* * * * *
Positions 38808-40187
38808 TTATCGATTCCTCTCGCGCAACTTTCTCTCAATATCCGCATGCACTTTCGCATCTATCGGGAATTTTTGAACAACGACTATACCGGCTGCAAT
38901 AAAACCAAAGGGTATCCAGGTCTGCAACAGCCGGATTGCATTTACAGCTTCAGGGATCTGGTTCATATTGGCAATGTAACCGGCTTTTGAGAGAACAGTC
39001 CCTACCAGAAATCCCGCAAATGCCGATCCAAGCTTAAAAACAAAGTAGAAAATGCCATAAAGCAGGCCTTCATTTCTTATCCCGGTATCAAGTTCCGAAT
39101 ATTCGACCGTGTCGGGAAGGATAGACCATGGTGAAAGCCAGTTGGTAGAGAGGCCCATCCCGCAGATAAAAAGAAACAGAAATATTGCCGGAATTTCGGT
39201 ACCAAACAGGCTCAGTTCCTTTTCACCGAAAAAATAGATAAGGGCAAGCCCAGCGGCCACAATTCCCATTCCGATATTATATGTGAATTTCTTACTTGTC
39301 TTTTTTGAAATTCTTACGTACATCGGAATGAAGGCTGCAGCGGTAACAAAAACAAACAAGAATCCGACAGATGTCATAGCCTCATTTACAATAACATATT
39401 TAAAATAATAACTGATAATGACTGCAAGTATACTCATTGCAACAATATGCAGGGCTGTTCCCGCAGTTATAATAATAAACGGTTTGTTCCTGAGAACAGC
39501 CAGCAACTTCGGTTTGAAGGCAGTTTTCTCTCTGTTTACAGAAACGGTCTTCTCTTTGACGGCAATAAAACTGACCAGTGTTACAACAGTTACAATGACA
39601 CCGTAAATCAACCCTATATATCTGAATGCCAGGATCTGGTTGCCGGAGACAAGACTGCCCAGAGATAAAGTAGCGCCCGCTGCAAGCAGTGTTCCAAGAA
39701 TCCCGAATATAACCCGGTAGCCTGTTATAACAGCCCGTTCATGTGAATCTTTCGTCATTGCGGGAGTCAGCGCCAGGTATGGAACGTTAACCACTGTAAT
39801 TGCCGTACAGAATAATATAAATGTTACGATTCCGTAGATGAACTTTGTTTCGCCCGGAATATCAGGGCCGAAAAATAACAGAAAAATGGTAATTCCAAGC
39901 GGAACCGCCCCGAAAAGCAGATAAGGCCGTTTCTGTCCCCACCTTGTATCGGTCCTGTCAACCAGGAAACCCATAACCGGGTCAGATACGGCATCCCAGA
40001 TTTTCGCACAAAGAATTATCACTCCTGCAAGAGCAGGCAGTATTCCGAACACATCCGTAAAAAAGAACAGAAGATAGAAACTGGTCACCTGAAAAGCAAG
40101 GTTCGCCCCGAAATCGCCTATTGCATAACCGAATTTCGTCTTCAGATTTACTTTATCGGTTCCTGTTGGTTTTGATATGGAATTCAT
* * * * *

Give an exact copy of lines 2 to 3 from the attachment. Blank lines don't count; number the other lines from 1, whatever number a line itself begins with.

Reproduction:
38808 TTATCGATTCCTCTCGCGCAACTTTCTCTCAATATCCGCATGCACTTTCGCATCTATCGGGAATTTTTGAACAACGACTATACCGGCTGCAAT
38901 AAAACCAAAGGGTATCCAGGTCTGCAACAGCCGGATTGCATTTACAGCTTCAGGGATCTGGTTCATATTGGCAATGTAACCGGCTTTTGAGAGAACAGTC